We hope these results will be relevant to other proteins in the family, including perforin.
This research was funded by:
- European Research Council (Advanced Grant 294408)
- Wellcome Trust (grant 079605/2/06/2)
- Biotechnology and Biological Sciences Research Council (BB/D008573/1 and BB/K01692X/1)
- Leverhulme Trust (RPG-2012- 519)
- National Health and Medical Research Council of Australia (NHMRC)
- Australian Research Council (ARC)
Birkbeck College, London
Natalya Lukoyanova, Irene Farabella, Maya Topf and Helen Saibil
ARC Centre of Excellence in Advanced Molecular Imaging Monash University
Stephanie Kondos, Ruby Law, Cyril Florent Reboul, James Charles Whisstock and Michelle Anne Dunstone
ARC Centre of Excellence in Advanced Molecular Imaging and the Australian Synchrotron
Department of Biochemistry and Molecular Biology, Monash University
Bradley Spicer, Oded Kleifeld, Daouda Traore, Susan Ekkel and Tamas Hatfaludi
Peter MacCallum Cancer Centre
Ilia Voskoboinik and Joseph Trapani
Institute of Structural and Molecular Biology, University College London
Department of Microbiology and Immunology, The University of Oklahoma Health Sciences Center
Eileen Hotze and Rodney Tweten
About the Authors
Dr Michelle Dunstone – ARC Centre for Advanced Molecular Imaging and Monash University
Understanding the life and death of cells is crucial information for scientists around the world working to treat illness and disease. Through the process of X-ray crystallography, electron microscopy and biophysical experiments, Dr Michelle Dunstone has been able to make an important contribution to this field of science. She has been able take molecular snapshots that allow scientists to visualise the behaviour of “hole punching” proteins, called pore forming toxins. These toxins are used by our immune system to combat disease and also used by bacteria to cause disease.
Helen Saibil – Birkbeck College, London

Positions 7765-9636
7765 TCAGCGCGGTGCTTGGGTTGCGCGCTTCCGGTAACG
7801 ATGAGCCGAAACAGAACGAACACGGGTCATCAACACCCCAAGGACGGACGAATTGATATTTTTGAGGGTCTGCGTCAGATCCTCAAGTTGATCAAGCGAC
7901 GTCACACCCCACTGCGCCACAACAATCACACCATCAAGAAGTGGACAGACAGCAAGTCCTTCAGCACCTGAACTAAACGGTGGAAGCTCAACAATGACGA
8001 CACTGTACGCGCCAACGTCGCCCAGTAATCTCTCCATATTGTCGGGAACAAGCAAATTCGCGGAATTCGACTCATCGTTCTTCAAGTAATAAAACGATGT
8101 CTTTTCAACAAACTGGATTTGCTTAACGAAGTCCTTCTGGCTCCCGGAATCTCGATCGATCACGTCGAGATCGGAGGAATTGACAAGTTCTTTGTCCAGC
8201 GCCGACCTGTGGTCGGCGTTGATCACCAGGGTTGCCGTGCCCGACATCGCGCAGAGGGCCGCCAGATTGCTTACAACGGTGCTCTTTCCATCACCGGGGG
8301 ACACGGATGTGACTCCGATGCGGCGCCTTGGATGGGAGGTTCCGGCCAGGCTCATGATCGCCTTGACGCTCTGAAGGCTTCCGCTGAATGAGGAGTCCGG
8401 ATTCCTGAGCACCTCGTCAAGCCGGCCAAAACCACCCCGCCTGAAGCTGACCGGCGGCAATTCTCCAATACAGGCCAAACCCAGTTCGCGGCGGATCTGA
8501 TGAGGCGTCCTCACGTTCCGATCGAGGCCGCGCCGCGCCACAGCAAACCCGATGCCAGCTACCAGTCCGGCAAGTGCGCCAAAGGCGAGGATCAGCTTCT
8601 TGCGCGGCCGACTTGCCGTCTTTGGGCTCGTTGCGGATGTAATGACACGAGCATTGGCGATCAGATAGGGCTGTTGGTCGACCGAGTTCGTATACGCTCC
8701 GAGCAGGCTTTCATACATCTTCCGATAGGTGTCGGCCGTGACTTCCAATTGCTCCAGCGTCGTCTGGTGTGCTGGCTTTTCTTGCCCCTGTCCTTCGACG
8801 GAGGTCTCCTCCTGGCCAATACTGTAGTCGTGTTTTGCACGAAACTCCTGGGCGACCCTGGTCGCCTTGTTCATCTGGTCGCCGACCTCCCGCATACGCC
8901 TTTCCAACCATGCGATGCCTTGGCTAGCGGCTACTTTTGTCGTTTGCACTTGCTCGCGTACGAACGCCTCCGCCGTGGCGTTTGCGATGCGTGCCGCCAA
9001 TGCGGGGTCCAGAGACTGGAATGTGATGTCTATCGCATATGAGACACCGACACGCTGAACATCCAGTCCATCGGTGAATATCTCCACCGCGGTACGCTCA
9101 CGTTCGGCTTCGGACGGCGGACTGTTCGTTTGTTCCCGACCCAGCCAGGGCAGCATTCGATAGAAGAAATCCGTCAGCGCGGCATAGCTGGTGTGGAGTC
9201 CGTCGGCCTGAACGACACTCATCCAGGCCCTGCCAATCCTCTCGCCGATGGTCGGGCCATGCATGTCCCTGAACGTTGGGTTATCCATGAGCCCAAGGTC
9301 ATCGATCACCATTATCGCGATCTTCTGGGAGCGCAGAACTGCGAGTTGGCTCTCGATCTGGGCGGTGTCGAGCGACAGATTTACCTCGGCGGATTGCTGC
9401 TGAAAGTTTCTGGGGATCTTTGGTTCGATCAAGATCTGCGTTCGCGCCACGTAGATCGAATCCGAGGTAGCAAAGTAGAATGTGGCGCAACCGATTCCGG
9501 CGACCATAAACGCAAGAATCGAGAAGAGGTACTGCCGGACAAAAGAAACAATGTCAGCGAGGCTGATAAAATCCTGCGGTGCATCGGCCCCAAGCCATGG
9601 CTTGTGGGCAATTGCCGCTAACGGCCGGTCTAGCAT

Professor Helen Ruth Saibil is a Canadian-British molecular biologist and Professor of Structural Biology at the Department of Crystallography of Birkbeck, University of London. Profess Saibil is a leading expert in the use of single particle cryo-EM to reveal the structure of perforin-like pores. Her research also encompasses molecular chaperones and protein mis-folding.
About the ARC Centre for Advanced Molecular Imaging
The ARC Centre of Excellence for Advanced Molecular Imaging integrates physics, chemistry and biology to unravel the complex molecular interactions that define immunity. The Centre will develop new imaging methods to visualize atomic, molecular and cellular details of how immune proteins interact and affect immune responses.
It will enable Australia to be an international leader in biological imaging, train the next generation of interdisciplinary scientists, and provide new insights into combating common diseases that afflict society.
The highly collaborative Centre brings together biologists, physicists and chemists from five Australian universities, the University of Warwick in the UK, the Australian Nuclear Science and Technology Organisation (ANSTO), synchrotrons in Australia and Germany and several high-tech companies.
It is an Australian Research Council (ARC) Centre of Excellence and funded with more than $39 million over seven years from 2014—$28 million from the ARC and a further $10 million from its partners. The Centre’s Director is Prof James Whisstock of Monash University.